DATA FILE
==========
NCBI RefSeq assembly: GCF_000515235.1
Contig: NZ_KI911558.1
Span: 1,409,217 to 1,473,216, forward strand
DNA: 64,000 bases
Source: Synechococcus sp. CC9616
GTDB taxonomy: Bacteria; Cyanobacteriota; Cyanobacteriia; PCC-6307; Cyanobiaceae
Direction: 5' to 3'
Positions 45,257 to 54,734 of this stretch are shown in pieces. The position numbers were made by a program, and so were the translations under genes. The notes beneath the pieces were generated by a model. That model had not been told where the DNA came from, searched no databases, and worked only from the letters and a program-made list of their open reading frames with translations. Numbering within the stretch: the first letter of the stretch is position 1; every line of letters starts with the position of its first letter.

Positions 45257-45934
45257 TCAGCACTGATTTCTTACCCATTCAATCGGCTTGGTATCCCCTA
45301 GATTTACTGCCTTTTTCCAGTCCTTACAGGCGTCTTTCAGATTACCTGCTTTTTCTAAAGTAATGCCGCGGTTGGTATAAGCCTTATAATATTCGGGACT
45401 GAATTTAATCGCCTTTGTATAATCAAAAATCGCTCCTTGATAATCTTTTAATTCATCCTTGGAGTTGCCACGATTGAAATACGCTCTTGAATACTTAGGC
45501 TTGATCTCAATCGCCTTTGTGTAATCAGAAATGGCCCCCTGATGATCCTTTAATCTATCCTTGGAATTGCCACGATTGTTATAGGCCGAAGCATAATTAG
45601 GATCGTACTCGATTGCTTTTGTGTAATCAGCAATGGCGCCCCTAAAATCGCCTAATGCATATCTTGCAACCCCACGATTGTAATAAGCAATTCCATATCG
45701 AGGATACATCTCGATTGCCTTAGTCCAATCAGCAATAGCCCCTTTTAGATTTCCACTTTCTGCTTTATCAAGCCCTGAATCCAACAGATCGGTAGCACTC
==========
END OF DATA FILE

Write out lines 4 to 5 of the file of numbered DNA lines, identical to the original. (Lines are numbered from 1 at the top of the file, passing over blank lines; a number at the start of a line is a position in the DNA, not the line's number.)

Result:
DNA: 64,000 bases
Source: Synechococcus sp. CC9616